Robert Thompson, Trustee Professor and director of the Bleier Center for Television and Popular Culture in the Newhouse School, was quoted in the USA Today story “What’s next for Megyn Kelly? Experts say the options are limited.”
How to Handle a Crisis
World leaders are often defined by the decisions they make during times of crisis. Typically, decisions are made under the most stressful of conditions. Often decisions are made with little sleep.
“Sometimes leaders and groups spend days working on these problems and can’t rest, so there are psychological and cognitive issues to deal with,” according to Bruce Dayton, a research professor and associate director of the Moynihan Institute of Global Affairs. Dayton is leading a three-day conference hosted by the Maxwell School of Citizenship and Public Affairs called “Leadership Training in Times of Crisis.” The Hubert H. Humphrey Fellowship Enhancement Workshop takes place Feb. 11-14, with 34 fellows from 32 countries taking part.
Syracuse University is one of 18 host campuses for this fellowship, which is sponsored and funded by the U.S. Department of State. The Institute of International Education administers the program, which hosts more than 190 fellows from more than 90 emerging democracies and developing countries for a year of professional development, academic study and cultural exchange. At the Maxwell School, the executive education program administers both the fellowship and this enhancement workshop.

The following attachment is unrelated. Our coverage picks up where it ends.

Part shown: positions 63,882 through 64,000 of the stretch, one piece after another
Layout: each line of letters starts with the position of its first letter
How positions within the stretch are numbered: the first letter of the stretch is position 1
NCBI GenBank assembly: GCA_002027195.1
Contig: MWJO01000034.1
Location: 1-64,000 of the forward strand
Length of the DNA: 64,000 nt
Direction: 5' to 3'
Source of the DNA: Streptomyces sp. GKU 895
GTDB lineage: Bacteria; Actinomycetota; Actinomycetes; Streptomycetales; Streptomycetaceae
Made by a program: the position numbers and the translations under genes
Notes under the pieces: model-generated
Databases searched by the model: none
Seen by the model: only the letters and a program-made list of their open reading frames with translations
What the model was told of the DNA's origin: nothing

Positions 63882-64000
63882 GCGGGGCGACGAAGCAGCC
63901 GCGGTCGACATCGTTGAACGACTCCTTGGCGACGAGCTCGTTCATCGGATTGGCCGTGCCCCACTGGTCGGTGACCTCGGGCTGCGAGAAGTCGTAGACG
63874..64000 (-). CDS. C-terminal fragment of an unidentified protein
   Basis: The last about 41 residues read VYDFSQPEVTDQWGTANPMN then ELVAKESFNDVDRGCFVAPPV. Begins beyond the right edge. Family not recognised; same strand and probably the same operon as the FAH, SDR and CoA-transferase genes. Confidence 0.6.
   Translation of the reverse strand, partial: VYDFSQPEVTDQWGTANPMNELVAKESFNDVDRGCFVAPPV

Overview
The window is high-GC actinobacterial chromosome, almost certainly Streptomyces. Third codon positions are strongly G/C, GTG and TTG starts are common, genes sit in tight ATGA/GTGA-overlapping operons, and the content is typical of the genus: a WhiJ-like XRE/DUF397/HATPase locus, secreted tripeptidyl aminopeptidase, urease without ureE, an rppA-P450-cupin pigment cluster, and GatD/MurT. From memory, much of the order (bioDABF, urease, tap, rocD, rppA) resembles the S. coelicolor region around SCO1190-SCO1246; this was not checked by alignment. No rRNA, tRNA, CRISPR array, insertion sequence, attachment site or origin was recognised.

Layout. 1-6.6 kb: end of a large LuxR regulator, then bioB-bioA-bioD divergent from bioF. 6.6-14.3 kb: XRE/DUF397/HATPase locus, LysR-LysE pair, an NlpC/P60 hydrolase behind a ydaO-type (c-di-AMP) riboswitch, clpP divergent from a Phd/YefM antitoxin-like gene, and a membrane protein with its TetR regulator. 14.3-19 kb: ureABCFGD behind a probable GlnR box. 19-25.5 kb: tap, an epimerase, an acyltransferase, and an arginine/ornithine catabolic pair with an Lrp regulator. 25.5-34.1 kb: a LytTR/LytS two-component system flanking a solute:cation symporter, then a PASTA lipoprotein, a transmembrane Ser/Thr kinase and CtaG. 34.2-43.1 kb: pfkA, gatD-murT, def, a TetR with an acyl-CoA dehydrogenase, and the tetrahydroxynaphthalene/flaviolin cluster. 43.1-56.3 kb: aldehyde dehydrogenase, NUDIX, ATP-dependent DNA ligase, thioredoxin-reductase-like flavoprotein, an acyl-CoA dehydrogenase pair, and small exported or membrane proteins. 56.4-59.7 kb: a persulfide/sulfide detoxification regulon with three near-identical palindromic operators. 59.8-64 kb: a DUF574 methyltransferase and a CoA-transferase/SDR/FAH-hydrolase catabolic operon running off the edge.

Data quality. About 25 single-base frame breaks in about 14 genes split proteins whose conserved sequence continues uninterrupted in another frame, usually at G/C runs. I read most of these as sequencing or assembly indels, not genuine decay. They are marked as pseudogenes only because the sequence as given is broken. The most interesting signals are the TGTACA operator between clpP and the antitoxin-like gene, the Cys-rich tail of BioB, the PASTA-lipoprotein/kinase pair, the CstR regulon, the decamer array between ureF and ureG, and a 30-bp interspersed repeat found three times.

“Crises, by definition,” says Dayton, “are the perfect storms of short time, high threat and uncertainty. Rushing to make a decision can only exasperate the situation. Especially rushing to make a decision before all the facts are known and making decisions that in retrospect are tragically wrong.”
The conference will provide current and emerging leaders with the dynamics and processes needed for leadership decisionmaking in times of crisis, helping participants identify patterns of leadership that appear to be effective (or ineffective) in forecasting, preparing for, managing, communicating about and learning from crises. The workshop will give fellows perspectives and tools to more effectively address a wide range of crises, including humanitarian emergencies, political instability and civil unrest, terrorism, natural disasters, health pandemics, industrial accidents, financial crises and foreign policy crises.
It’s much more than simply keeping your wits.
“There’s time pressure and a great amount of uncertainty about what’s happening, how quickly it’s going to happen and why it’s happening,” says Dayton, using the terrorist attacks of Sept. 11, 2001, as an example. Some 400 crisis cases were reviewed by conference organizers, who plan to draw from examples during workshops. Organizers also plan to “go out in the community,” according to Dayton, including a meeting with Onondaga County Health Commissioner Cynthia Morrow to discuss how her office handled the H1N1 flu pandemic.
While the debate may continue over whether great leaders are born or created, the three-day conference will serve as a training ground for future leaders to prepare themselves for the unexpected, and handle the perfect storm created by a crisis situation.